Computer science is a practical art that has led to revolutionary innovations in entertainment, the humanities, health, business, the news media, communications, education, scientific research, and the arts. It is also a science rooted in mathematics and engineering.

Although it is a relatively young field, computer science has produced many of the advances of modern life that we now take for granted. It has given medical researchers tools to understand and cure diseases, enabled physicists to reshape our understanding of the universe, allowed neuroscientists to uncover the secrets of our brains, and helped biologists decipher the human genome. Computer science has rewritten the rules of the entertainment industry and has transformed the way humans communicate with each other.

A Computer Science degree granted by a liberal arts program is of special value today, as the world increasingly needs graduates who not only possess computer skills, but also apply them in broad contexts. Graduates will be ready to take exciting and demanding jobs in the field or to continue their studies in pursuit of advanced scientific or professional degrees. The goal of the program is to train students both in the fundamental principles of computer science and in related aspects of information technology. The Computer Science program embraces a rich variety of subjects and provides great flexibility, allowing students to tailor courses of study to their particular interests. Possible specializations include computer graphics and computer vision, artificial intelligence, machine learning, networking, databases, and software development. Advanced undergraduate students can work on research projects with faculty members engaged in projects of mutual interest.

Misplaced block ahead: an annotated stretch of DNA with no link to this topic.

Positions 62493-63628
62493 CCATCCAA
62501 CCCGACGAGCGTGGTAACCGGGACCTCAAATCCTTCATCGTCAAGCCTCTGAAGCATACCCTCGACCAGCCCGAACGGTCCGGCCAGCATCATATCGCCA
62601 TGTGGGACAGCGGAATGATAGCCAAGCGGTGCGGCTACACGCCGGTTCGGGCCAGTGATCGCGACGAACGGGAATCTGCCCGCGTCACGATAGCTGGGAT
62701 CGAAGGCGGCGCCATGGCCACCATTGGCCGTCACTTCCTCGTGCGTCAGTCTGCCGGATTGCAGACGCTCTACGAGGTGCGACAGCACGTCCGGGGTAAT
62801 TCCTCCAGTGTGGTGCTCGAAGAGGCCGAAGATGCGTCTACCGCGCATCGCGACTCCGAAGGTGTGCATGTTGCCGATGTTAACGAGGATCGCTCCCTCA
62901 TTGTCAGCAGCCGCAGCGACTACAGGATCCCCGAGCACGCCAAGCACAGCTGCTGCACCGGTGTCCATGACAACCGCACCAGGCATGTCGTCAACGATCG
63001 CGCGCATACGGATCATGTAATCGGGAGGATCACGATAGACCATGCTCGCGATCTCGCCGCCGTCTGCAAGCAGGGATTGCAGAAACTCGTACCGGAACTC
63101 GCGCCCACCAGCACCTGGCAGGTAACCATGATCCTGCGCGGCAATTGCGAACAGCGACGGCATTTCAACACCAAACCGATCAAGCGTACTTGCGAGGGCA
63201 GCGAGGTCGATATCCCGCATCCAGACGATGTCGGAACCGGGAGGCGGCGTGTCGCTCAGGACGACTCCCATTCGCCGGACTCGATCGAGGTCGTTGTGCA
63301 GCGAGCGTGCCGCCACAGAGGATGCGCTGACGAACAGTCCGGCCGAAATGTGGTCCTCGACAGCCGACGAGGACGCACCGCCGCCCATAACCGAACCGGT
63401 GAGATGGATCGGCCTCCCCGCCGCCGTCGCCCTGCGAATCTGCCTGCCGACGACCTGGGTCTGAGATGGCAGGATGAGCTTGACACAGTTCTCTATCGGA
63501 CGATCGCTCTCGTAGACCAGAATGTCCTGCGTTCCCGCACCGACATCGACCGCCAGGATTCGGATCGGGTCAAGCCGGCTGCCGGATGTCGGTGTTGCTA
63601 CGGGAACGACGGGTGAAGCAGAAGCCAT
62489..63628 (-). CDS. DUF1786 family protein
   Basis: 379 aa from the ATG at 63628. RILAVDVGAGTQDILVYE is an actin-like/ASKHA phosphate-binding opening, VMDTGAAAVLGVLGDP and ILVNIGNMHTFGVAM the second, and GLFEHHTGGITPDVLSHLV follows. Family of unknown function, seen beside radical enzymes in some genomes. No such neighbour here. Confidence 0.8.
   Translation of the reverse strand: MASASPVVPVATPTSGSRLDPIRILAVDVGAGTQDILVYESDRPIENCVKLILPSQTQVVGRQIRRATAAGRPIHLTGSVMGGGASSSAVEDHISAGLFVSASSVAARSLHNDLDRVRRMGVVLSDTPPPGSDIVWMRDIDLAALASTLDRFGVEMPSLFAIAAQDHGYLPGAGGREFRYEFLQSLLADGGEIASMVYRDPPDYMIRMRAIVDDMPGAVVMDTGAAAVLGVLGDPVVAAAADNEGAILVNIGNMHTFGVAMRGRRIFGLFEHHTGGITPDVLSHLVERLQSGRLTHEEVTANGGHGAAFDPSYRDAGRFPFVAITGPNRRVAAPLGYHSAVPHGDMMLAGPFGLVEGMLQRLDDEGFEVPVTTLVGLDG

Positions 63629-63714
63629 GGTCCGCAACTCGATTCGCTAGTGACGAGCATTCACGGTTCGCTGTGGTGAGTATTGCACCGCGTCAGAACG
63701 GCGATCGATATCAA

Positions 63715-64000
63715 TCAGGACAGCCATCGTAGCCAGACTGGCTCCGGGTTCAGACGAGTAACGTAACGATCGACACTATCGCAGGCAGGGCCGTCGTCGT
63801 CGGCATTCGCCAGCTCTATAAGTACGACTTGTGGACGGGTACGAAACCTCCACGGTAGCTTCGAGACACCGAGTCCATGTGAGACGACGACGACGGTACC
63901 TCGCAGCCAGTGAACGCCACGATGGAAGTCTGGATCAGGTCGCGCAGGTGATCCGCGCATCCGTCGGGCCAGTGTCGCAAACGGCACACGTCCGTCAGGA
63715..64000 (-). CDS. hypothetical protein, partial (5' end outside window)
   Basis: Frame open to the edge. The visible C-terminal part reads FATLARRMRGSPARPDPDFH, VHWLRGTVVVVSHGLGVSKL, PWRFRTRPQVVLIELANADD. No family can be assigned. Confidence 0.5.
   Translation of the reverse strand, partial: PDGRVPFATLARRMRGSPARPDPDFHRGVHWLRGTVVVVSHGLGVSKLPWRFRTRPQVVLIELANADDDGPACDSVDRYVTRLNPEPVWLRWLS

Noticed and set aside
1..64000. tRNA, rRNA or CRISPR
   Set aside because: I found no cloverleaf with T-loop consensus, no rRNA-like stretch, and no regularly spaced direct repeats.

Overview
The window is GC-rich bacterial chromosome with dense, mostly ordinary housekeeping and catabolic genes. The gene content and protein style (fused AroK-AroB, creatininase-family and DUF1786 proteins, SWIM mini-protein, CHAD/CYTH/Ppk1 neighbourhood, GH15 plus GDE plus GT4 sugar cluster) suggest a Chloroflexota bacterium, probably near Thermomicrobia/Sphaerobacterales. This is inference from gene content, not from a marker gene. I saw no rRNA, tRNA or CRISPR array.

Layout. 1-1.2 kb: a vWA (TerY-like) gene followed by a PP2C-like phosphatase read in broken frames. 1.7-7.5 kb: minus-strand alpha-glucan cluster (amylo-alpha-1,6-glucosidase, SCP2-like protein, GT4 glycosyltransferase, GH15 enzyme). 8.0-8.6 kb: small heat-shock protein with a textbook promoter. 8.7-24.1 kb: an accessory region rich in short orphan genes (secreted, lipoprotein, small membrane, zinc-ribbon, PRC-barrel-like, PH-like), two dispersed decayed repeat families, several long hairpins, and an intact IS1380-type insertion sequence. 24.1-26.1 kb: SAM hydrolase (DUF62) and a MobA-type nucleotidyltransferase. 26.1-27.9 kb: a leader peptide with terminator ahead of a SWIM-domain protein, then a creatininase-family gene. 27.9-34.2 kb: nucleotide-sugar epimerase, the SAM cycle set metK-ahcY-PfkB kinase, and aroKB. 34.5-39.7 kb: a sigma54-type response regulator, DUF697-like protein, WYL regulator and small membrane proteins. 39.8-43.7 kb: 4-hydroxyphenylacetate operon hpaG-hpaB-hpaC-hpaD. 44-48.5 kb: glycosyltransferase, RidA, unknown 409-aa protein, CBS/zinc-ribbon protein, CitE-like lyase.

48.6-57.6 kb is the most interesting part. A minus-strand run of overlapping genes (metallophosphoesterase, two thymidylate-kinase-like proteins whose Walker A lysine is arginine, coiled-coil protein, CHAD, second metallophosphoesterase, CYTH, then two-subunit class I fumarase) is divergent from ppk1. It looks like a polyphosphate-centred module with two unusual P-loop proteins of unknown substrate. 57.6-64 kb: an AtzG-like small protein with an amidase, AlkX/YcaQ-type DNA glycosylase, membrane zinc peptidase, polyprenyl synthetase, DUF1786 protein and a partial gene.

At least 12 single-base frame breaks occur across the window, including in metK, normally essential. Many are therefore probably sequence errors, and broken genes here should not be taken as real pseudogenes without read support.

The Computer Science program offers non-major courses for students from all backgrounds and fields. Computer science and technology enable students to develop the skills needed to supplement their careers and interests. All levels are accommodated, regardless of prior knowledge. Those with adequate computer experience may take advanced classes. Students are introduced to the advancements that are being made in computers and the Internet, and gain practical knowledge of this field. The courses enable students to obtain the essential background to enter this dynamic field and/or to acquire important skills to support their own major.

 

Requirements

17 courses, distributed as follows:

  • 9 Required Courses: Intro to CS; Calculus; Discrete Mathematics; Data Structures; Computer Systems Organization; Algorithms; Operating Systems; Computer Networks; Software Engineering
  • 4 Concentration (or major) Applied Math; Econ; or the Natural Sciences
  • 2 Electives
  • 2 Capstone Project